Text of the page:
Process Design 2017
LOoW Experimental Streams – January to September 2017
In the project’s Phase 2 Process Design artists are curated into one of four parallel streams with each stream focusing on a different aspect of process, production and exchange with scientists. The Process Design has been developed in collaboration between the SSHRCC team Ingrid Koenig, Randy Lee Cutler, Elvira Hufschmid and Margit Schild, as well as scientists and staff at TRIUMF.
The second phase of the experiment begins on January 20 with a Science Seminar at TRIUMF. Designated artists attend a four hour event learning about the science topic from TRIUMF physicists, ask questions of the scientists and engage in conversation with other artists. There will also be a short presentation on artistic engagements with scientific ideas by Ingrid Koenig and Randy Lee Cutler. A concluding Q&A will allow participants to ask questions of everyone in the room from scientists to artists and SSHRCC researchers.
Once the participants have completed their commitments to the production process, they will be asked to provide their Field Response in the form of a short questionnaire. These Field Responses will allow the researchers to collect data and assess the project along with other elements. There are four questions.
- What new analogies are you thinking about in relation to the science topic?
- What matters to you about the science topic?
- What matters to you about the artist/physicist interaction?
- What question is most meaningful to you in this process?
At the end of the production phase, the artworks are passed on to TRIUMF scientists via documentation on the LOoW website. All interested scientists at TRIUMF are welcome to offer their comments, interactions, drawings, etc. in response to the total web of artworks. Scientists throughout the process might include experimentalists (equipment), theorists (equations, process), phenomenologists (interpret and get meaning), engineers, chemists, and other science researchers.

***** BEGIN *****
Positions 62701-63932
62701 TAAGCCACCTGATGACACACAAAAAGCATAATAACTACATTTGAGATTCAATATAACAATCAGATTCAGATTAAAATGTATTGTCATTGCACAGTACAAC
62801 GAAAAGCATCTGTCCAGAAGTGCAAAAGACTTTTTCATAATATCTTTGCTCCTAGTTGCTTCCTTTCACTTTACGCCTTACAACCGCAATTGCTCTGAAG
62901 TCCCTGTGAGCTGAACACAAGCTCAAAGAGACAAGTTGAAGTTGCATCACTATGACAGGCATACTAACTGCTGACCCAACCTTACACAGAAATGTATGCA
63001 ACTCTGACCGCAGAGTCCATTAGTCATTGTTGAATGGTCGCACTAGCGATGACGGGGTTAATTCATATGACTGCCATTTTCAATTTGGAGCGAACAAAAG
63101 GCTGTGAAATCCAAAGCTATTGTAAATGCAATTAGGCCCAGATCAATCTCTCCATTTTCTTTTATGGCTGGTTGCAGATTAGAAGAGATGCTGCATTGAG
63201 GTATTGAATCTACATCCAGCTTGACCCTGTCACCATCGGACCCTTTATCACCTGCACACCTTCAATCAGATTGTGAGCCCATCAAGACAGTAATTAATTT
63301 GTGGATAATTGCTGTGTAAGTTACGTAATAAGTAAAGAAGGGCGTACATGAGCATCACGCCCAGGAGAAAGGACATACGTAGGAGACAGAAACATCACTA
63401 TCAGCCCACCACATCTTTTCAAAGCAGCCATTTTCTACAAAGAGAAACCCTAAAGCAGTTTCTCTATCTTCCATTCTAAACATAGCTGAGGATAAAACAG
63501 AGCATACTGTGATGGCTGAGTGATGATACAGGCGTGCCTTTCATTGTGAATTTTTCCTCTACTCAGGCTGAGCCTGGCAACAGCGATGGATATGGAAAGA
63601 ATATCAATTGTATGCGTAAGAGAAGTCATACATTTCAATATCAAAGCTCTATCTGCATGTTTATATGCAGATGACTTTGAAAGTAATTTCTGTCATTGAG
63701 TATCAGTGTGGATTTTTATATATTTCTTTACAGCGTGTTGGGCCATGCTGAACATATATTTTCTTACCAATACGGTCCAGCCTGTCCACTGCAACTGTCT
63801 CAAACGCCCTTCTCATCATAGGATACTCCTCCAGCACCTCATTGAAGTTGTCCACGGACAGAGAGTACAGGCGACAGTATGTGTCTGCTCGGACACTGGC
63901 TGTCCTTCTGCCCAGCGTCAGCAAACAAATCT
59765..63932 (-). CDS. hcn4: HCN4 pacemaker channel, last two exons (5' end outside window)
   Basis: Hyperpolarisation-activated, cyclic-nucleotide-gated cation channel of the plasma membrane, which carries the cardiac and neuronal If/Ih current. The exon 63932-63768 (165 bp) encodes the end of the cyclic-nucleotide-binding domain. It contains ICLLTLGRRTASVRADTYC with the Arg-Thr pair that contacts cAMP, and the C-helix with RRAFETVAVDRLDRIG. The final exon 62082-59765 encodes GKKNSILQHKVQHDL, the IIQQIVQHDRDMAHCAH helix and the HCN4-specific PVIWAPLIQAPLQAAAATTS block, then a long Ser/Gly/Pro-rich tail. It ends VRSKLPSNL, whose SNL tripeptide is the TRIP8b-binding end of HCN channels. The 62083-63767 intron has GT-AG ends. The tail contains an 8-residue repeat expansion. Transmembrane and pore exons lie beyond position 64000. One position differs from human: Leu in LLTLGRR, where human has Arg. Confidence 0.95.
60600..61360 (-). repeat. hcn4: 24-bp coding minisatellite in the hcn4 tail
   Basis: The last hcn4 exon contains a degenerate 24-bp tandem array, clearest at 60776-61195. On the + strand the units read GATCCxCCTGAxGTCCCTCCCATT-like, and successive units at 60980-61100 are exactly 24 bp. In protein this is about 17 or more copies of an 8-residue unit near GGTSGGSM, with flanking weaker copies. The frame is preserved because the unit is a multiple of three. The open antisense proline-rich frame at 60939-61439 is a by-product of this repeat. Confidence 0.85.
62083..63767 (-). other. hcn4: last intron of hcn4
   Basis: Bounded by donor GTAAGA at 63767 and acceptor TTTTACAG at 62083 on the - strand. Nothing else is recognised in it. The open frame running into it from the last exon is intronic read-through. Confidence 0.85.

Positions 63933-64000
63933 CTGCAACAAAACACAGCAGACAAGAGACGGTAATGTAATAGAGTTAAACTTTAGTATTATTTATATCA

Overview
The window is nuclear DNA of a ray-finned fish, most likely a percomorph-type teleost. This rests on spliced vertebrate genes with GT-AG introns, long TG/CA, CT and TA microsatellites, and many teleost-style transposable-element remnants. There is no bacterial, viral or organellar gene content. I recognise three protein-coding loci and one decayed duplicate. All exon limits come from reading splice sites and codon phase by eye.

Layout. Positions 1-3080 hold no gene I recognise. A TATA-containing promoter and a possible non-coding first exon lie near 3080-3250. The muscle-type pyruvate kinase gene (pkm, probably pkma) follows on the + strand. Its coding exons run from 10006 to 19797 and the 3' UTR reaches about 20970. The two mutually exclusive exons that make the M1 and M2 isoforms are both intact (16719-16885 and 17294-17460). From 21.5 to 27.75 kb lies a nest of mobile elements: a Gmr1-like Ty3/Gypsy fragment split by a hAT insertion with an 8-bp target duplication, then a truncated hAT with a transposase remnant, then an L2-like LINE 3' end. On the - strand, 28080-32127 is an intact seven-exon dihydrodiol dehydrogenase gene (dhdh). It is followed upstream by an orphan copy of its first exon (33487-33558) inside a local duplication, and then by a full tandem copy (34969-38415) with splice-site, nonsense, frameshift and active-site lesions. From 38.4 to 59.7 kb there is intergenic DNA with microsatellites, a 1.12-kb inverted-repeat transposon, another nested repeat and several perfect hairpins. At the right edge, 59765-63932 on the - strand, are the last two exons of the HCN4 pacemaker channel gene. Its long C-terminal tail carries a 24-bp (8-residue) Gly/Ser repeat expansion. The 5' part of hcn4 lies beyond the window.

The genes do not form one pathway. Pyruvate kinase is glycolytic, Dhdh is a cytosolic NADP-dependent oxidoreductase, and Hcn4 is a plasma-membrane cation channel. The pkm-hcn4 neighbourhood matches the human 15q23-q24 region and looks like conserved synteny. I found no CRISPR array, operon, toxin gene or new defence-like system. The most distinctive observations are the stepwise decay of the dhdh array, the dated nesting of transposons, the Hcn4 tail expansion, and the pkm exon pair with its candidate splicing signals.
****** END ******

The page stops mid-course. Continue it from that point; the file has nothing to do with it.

The artworks produced in the process will be installed in an exhibition at Emily Carr University’s new campus in January 2018. A translation event will be organized with all the artists, scientists and other scholars to discuss the outcomes and what emerged from the original science topic.
Four Streams: Blind, Dialogical, Tandem and Fieldwork
All streams begin with the January 20th Science Seminar. At the end of each stream physicists receive a link to the website with documentation of all the artworks. Scientists can choose to respond to the fabric of artworks in the form of comments, drawings, equations, etc.
8 week production period
In this stream artists are not bound to language or even understanding the topic rather they enter into an aesthetic game of not knowing. The first artist in the process attends the Science Seminar on January 20 and has 8 weeks to make an artwork. This artwork gets transferred via a digital file to the second artist who doesn’t know the science topic and has 8 weeks to respond with his or her own artwork. These two artworks are transferred to a third artist who generates their response. Again they have an 8 week production period. Following this, the first three artists’ works are transferred via digital files to a fourth artist for their artistic response.
11 week production period
The Dialogical Stream brings artists and scientists together in an ongoing conversation over the course of the production period. These are metaphorical fishing trips whereby artists and scientists receive whatever they might reel in as they swirl around blocks and obstacles that potentially reveals new routes and side channels. There are five separate relays each comprised of three artists with one variation that differs in numbers.